Tutti a Tavola in Toscana!

We just spent an idyllic two weeks in Tuscany - a peaceful week in an incredibly charming stone home in an oak forest outside Radda in Chianti, followed by a week of cultural banqueting in the atmospheric medieval beauty of Siena. This is a very photo-heavy post; I hope you enjoy these images from our time in Tuscany, as well as the recipe/wine pairing at the end!

Becky, David, Markipedia, and Barbara - a tavola!
Five friends and family. Fourteen days. Forty-two meals. Countless bottles of wine. It was perfect.

In addition to Markipedia and me, we were joined by OFB (Our Friend Barbara), and Mark’s brother David, and sister-in-law Becky.

We spent the first week touring the hill towns of the region, which included visits to Panzano, Castellina in Chianti, Monteriggioni, and Arezzo, as well as our own town of Radda.

The Duomo in Florence.
The second week found us in Siena, where there was easily enough to engage us for the entire time, although we did train up to Florence for a day.

The Duomo in Siena. Our apartment was adjacent to the north transept.
We were a very simpatico group; we enjoyed leisurely mornings in our rented homes, followed by impromptu explorations each day. The most special moments, though, were meeting friends, old and new. People are, indeed, what make our world so special.

Interior views of Siena's magnificent Duomo.
In San Gimignano, we had lunch with Londoners Stefano, Paul, and Laura. They were on a day trip from Lucca where they were looking at apartments for a possible piéd-à-terre. Stefano and I met online through our blogs; he writes about authentic Italian cuisine on Italian Home Cooking. It was fun to learn about their lives as restaurateurs, and his thoughts, as a native Italian, on the menu where we met for a classic three-hour luncheon. We hope they succeed in finding their dream place in Lucca.

Becky, David, Stefano, Paul, Barbara, Mark, and Laura in San Gimignano.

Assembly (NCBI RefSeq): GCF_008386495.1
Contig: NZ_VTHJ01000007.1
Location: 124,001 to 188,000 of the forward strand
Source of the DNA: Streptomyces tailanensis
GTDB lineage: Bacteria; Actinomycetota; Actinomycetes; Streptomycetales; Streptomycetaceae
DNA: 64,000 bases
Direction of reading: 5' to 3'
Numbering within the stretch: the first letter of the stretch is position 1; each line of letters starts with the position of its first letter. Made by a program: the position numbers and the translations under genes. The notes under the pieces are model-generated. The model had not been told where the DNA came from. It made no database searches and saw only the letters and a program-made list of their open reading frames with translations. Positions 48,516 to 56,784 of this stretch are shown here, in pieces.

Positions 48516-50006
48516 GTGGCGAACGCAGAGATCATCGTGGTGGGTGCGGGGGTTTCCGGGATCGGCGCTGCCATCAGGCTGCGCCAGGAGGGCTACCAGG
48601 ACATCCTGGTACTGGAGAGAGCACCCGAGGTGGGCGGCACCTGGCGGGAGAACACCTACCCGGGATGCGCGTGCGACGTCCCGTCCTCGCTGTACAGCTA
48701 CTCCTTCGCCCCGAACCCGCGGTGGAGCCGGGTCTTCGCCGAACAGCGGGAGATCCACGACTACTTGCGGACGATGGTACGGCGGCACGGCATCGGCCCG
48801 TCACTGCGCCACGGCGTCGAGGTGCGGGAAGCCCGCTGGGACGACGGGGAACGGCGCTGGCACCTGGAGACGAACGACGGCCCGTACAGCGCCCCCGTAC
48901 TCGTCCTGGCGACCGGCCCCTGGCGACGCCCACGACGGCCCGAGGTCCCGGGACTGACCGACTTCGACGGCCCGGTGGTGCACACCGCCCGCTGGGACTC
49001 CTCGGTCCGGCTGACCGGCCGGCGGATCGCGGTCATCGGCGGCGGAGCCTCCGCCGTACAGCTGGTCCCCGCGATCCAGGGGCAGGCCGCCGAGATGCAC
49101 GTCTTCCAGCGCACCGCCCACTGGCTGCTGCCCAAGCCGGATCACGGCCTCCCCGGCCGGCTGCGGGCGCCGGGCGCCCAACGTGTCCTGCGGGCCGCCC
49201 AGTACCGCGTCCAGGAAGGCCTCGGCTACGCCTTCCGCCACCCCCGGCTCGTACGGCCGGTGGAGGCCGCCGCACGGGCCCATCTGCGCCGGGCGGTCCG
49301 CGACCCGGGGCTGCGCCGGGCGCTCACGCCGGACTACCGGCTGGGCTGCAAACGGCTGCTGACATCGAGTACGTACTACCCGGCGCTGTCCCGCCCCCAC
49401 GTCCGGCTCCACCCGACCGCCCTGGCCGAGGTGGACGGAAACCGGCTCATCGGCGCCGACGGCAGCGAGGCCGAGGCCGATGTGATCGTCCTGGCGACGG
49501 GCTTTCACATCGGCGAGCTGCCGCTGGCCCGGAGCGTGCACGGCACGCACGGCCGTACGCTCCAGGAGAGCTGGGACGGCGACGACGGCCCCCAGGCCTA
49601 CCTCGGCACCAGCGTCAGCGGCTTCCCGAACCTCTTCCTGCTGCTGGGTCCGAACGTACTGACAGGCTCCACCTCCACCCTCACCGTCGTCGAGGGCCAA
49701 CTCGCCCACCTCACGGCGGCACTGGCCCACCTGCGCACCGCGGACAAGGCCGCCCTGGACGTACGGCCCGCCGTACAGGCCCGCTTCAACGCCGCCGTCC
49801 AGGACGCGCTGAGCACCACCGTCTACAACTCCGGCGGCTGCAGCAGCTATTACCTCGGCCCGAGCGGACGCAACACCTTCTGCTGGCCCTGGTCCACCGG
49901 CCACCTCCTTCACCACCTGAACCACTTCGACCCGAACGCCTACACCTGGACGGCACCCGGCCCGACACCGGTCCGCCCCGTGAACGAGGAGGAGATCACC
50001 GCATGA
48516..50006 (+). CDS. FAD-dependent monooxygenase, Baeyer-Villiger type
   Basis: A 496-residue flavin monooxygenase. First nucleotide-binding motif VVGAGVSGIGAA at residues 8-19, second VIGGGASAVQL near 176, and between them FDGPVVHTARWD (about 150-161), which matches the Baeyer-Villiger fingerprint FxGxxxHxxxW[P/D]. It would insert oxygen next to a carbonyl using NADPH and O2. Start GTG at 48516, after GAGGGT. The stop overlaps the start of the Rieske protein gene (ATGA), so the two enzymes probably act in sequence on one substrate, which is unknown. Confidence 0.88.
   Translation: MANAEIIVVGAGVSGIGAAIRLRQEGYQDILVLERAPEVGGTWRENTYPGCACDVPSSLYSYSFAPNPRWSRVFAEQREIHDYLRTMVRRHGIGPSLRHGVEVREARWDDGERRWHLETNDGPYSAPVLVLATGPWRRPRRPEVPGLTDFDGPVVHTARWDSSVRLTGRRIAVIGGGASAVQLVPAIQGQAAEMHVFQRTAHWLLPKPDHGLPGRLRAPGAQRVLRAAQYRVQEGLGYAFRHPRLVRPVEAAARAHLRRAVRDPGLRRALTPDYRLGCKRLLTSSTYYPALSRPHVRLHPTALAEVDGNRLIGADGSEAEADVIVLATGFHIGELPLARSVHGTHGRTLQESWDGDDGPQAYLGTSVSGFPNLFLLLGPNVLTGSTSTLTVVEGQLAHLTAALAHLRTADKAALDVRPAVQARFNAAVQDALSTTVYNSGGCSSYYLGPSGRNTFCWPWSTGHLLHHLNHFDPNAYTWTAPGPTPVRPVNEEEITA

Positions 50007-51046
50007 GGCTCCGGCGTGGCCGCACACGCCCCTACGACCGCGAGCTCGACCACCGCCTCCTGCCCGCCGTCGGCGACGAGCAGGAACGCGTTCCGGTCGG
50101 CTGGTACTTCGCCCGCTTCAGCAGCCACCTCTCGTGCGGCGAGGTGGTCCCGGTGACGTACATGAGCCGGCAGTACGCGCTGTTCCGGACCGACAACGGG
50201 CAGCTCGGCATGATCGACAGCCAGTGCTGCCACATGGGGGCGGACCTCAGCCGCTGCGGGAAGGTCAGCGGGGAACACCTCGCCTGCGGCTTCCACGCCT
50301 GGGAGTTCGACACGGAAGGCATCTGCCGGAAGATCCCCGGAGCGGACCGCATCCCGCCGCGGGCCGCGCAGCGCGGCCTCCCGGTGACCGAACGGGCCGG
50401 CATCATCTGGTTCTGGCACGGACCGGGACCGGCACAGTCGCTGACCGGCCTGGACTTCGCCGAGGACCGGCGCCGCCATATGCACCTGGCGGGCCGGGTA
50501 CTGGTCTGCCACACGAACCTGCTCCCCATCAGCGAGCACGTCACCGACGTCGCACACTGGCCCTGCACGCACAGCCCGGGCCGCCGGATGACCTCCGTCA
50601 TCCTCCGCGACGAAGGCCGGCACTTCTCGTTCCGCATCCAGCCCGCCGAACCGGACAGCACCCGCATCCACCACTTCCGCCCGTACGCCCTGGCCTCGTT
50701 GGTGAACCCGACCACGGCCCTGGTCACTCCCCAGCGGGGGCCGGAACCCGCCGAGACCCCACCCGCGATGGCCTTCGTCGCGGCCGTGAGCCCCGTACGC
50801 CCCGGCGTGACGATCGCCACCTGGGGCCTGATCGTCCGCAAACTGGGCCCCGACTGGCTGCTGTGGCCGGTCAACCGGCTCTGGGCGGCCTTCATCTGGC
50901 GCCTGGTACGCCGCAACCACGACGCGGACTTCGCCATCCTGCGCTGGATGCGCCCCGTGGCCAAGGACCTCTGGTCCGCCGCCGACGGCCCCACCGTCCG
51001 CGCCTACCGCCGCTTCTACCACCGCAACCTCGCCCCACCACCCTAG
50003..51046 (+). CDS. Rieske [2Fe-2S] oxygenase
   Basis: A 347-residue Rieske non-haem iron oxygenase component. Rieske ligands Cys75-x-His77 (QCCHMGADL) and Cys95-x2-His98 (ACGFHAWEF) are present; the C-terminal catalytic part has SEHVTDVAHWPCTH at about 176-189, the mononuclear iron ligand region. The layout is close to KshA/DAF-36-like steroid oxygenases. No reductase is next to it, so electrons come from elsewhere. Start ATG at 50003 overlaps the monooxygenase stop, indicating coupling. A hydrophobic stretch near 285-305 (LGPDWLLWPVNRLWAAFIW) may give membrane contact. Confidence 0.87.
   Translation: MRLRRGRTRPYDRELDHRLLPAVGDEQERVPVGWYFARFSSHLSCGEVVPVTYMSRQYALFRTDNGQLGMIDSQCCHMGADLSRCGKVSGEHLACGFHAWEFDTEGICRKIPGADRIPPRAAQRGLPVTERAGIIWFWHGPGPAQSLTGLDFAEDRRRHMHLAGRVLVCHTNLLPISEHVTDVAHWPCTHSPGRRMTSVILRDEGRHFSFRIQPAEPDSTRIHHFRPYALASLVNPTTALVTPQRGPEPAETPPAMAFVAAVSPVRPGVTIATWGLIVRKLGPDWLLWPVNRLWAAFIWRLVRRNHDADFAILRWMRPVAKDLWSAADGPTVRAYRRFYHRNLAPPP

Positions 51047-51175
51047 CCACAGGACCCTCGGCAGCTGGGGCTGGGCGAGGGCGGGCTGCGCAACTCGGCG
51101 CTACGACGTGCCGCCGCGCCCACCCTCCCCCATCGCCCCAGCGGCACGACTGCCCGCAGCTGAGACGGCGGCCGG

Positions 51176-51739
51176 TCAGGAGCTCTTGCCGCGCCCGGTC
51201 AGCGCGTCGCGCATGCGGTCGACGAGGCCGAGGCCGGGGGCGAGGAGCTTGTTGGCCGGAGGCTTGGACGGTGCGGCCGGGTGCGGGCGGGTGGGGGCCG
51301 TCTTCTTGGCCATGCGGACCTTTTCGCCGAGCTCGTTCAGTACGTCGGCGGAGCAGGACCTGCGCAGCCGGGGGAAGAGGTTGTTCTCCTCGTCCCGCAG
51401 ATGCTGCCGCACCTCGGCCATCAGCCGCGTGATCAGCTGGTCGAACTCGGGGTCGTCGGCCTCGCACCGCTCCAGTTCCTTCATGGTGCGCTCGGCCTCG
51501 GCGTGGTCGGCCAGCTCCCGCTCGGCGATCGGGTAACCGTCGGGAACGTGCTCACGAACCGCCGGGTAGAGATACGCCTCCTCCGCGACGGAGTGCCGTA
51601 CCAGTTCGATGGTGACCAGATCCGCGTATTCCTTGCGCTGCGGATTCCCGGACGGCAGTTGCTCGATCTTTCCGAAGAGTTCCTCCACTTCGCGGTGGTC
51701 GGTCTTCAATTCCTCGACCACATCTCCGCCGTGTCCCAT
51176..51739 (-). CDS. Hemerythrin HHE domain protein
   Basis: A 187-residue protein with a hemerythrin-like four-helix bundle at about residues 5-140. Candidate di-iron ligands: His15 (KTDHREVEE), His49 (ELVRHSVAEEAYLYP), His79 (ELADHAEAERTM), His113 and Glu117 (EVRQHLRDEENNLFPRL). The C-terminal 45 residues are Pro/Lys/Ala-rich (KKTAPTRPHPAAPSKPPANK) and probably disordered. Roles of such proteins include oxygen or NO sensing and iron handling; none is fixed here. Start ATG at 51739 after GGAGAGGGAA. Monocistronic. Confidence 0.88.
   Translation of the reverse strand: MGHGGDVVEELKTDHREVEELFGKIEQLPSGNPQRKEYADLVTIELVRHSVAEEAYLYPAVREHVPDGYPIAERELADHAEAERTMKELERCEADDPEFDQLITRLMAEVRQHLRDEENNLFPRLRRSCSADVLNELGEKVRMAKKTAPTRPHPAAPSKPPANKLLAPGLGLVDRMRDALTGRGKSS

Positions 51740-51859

Me and Stefano
One evening we visited Simonetta in her stunning home in Adine. I first met Simonetta when I took a cooking class with her several years ago when she was visiting Tucson; we were deeply honored to be invited into her home.

Me with Simonetta at her beautiful home, Casa Adine.
She served us the most beautiful array of aperitivi: little spheres of Robiola cheese with pear and prosciutto; two types of focaccia (one with sage); carrot chips with a lentil dip; local pecorino cheese; and taralli. We hated to leave the comfort of her cozy living room. Alas, the time has come for her to sell her house, so... if you are looking for a handsome, 6-bedroom, 1,000-year-old stone house with a magnificent view to call home in Tuscany, let me know.

One morning we drove down to Montalcino to catch up with Laura, the estate manager for Il Palazzone - a beautiful vineyard owned by old friends Richard and Laura, who live in New York. There, we tasted some of their finest Brunello, and the most incredibly smooth grappa, and brought home a bottle of each for special occasions.

Laura preparing our tasting at Il Palazzone.
The cellar is located on a slope overlooking vineyards, olive groves and a magnificent view of distant farms and forests. The cellar itself is beautiful, and and includes an intimate setting for wine tastings.

After tasting, we got to watch Laura’s husband Marco and crew deliver the final crates of grapes just picked for 2017, an early and small harvest due to the summer’s savage drought and heat. It was fascinating to watch the hand-sorting of the deep purplish-blue San Giovese grapes of this year's vendemmia.

Another day, we drove to Carrara to catch up with friends Annamaria and Giuseppe who split their time between Tucson and Marina di Carrara - they took us on a wonderful tour of the marble quarries, a high and jagged landscape of immense natural and man-made drama, heightened when we were engulfed in Wagnerian storms.

Carrara. The sign in the window: "Those who have no memory have no future."